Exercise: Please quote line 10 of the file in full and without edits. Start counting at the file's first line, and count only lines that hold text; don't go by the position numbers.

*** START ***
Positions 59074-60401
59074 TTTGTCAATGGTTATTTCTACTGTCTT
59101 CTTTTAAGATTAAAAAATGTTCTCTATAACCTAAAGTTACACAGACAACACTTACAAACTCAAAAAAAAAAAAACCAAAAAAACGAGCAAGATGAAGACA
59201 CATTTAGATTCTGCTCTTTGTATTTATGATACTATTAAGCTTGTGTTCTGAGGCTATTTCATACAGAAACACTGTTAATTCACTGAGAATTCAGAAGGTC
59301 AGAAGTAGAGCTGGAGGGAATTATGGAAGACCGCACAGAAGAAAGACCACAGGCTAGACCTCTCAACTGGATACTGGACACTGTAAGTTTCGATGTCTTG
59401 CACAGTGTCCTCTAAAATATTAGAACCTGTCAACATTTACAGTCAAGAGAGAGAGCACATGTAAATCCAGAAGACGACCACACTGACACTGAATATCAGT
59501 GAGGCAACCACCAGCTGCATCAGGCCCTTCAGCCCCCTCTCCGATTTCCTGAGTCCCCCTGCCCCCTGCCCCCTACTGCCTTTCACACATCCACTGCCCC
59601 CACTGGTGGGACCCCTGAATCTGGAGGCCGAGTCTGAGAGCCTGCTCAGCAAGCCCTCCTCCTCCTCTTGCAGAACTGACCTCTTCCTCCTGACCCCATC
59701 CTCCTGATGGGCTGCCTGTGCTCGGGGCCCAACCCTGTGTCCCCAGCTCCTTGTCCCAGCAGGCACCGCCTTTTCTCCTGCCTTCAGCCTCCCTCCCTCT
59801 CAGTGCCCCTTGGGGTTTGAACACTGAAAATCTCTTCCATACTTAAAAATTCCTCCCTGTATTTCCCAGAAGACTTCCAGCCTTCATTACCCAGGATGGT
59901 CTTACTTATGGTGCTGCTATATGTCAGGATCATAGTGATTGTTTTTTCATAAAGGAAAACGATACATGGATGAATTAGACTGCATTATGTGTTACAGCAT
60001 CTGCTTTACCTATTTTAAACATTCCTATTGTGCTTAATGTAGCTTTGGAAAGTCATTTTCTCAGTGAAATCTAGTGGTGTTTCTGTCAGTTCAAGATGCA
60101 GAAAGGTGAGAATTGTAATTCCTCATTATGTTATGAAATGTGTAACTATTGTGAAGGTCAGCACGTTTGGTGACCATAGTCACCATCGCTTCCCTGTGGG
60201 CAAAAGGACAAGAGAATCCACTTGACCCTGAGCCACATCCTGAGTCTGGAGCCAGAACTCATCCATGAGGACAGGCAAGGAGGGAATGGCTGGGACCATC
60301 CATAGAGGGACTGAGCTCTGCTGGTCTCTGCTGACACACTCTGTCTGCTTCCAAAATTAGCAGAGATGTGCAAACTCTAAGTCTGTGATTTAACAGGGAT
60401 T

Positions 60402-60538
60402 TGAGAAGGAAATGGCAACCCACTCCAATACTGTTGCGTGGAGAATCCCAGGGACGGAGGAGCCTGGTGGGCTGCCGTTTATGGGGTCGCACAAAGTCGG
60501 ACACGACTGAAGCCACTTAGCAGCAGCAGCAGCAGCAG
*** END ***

59801 CAGTGCCCCTTGGGGTTTGAACACTGAAAATCTCTTCCATACTTAAAAATTCCTCCCTGTATTTCCCAGAAGACTTCCAGCCTTCATTACCCAGGATGGT